Here’s another look at the outdoor portion of the queue with the caution tape. Despite being just about as far back as the physical distance markers went, our total experience time at noon was just 20 minutes. This was obviously a limited cast preview, but it’s possible that the overall capacity cap for a regular day won’t be much higher. The Studios is where we’re most interested in how wait times develop over the course of the day.
The virtual queue for Rise of the Resistance is nice, assuming we can get a spot, because it should reduce our wait from a few hours to just 20 minutes. But it also means that about 95% of the people who would be in line for Disney World’s most popular attraction will be in line for something else during most of the day instead. At the moment, about a third of the people in the Park are in the standby line for Rise because the virtual queue wasn’t available during the preview. That keeps waits shorter everywhere else.
Who would have thought that we’d look back at the quaint days of Woody’s Lunch Box operating with just two registers with such fondness. Disney has not scheduled the Lunch Box to reopen. They have modified the queue to head straight ahead to one of the registers, but we don’t see any physical distancing markers down. It’s such a small building, with such a small kitchen, that it may simply not be tenable to open safely.
The lack of physical distancing markers either gave me great hope for crowd levels at Hollywood Studios, or is more proof that they are woefully unprepared for the cataclysm that is about to descend.
It’s a straight shot towards the indoor, air-conditioned queue. Theoretically, we could be backed up here, but even if we were, the wait to board should be less than 20 minutes. There aren’t any markers down in the extended outdoor queue on the right. In the past, I’ve been backed up here in a 75-minute line within 30 minutes of Park opening.
If demand swells, more markers will likely go down.
But there weren’t even any markers in this portion of the queue off to the left. We’re headed straight.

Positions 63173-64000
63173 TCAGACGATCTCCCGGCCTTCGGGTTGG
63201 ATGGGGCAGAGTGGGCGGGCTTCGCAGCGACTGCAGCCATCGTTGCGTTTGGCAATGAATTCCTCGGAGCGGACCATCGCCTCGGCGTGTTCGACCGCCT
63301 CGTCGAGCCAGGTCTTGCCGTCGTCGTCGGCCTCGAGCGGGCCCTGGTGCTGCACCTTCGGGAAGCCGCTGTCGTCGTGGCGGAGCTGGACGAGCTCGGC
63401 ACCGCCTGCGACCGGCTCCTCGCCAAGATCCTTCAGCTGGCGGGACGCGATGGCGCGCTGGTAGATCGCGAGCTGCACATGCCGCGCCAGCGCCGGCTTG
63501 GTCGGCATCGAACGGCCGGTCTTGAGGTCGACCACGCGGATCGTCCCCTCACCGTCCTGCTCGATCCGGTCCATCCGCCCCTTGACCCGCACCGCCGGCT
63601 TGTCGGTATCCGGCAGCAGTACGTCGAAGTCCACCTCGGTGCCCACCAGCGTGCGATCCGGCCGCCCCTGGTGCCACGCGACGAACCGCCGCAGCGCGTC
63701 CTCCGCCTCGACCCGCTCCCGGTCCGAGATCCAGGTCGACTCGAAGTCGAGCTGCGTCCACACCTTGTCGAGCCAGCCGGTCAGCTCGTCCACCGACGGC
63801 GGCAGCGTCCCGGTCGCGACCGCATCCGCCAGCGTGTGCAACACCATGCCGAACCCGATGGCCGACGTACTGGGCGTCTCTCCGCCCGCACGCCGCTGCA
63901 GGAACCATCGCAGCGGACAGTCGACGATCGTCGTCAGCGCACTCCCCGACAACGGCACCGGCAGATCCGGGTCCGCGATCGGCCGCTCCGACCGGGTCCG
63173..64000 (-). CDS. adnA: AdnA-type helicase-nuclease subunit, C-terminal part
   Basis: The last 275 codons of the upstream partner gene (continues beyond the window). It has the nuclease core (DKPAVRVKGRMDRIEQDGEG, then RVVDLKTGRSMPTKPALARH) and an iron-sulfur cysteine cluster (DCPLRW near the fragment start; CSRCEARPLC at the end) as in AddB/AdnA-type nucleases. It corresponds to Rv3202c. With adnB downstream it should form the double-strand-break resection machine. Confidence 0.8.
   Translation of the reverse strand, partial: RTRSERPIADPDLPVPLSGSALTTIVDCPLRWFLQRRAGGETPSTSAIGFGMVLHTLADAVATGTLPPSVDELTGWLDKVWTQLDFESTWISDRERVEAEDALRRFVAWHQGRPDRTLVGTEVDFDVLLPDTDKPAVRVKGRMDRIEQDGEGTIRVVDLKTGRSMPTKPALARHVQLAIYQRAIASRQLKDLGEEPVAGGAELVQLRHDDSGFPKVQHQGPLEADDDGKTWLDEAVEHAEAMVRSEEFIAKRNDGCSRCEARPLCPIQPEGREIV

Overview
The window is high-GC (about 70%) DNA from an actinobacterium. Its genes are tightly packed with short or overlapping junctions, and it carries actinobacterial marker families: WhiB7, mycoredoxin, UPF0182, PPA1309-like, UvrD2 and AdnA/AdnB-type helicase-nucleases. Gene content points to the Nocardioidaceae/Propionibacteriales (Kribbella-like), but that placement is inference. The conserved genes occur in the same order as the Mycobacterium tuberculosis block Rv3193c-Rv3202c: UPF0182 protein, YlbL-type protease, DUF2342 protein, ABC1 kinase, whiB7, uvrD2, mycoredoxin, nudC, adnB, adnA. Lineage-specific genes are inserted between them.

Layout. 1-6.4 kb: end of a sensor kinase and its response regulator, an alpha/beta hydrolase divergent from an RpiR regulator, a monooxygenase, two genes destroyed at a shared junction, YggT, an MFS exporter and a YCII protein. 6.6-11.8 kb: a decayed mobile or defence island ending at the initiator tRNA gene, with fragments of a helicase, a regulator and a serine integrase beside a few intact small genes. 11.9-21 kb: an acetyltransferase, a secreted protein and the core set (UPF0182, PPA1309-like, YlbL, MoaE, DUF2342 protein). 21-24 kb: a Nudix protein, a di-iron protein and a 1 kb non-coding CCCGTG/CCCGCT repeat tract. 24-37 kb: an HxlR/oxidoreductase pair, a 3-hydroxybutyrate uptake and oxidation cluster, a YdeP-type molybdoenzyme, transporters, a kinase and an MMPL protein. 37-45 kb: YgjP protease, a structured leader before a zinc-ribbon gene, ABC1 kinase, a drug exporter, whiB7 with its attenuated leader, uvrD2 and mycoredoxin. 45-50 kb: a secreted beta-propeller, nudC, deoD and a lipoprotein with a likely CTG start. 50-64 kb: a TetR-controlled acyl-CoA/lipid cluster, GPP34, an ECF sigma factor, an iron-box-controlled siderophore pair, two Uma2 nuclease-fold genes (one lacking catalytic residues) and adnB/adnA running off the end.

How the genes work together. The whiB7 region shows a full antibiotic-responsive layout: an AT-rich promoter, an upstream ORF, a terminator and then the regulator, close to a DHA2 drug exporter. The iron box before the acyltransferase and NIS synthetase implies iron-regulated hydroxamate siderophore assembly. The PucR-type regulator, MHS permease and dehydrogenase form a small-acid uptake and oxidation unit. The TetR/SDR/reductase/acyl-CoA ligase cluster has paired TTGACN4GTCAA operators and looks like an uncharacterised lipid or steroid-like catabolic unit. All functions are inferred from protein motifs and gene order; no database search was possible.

In here, the switchbacks are out. It’s full speed ahead, six feet at a time, in a responsible manner.
We picked up our own 3D glasses, which didn’t seem to be the most sanitary decision. There wasn’t a hand sanitizer in the vicinity either, I don’t think. These spectacles are going right over our eyes and people paw through them trying to wiggle loose enough glasses for their party. It wouldn’t surprise me if a gloved cast member hands them out individually in the future. Seeing plastic wrap around them would “feel” even cleaner.
Barriers block off parts of this queue, but they evidently weren’t able to build one up the stairs, so that area is just out in the open. We’re not set to stop along here, so that’s a good thing.
I don’t think the barriers are as claustrophobia-inducing as they may look in pictures. The fact that they’re largely clear should help. You’ll also move relatively quickly through this part of the queue.
As I pointed out during the Magic Kingdom series, it’s impossible to keep your distance from the cast members at the front of the queues who will point you towards your row. This gentleman will be about 12 inches from our face when he assigns us a row. There’s nowhere else to go. When parties are coming down from the other side, there will be even less room. There is hand sanitizer there on the left. I may just start bathing in it.
They should seat just one party per vehicle here, despite the fact that the back wall of the vehicle is so high. On the other hand, the fact that there are barriers in between rows may mean that eventually, guests will be seated on both sides, even if they’re not together. The common party of four will be seated in one vehicle, while a couple will reduce that vehicle’s capacity to 50%. A group of one or five would reduce the capacity of a vehicle to 25%. Still, the line should move faster than if FastPass+ was in play.
Overall, Toy Story Land is about what you would expect given the queue, seating, and ride modifications that we’ve seen at the other Parks. What we’re able to do will come down to how many people show up and how quickly they leave. One key aspect to touring is that there are no nighttime spectaculars keeping guests around. The Star Wars Fireworks, projection shows, and Fantasmic! are unavailable. Character meals, like Hollywood & Vine, are also out, in addition to all of the shows and traditional meet and greets. With relatively little to keep people occupied, other than potentially waiting in line, it may make sense to show up later in the day and avoid the morning rush.
We’ll have to see how the Rise of the Resistance virtual queue system works. If Disney was smart, they’d release the majority of the virtual queue spots at 1pm. That would further reduce the need to arrive early. As I post this, we’re just ten minutes away from the virtual queue for Rise reopening for the first time. Fingers crossed.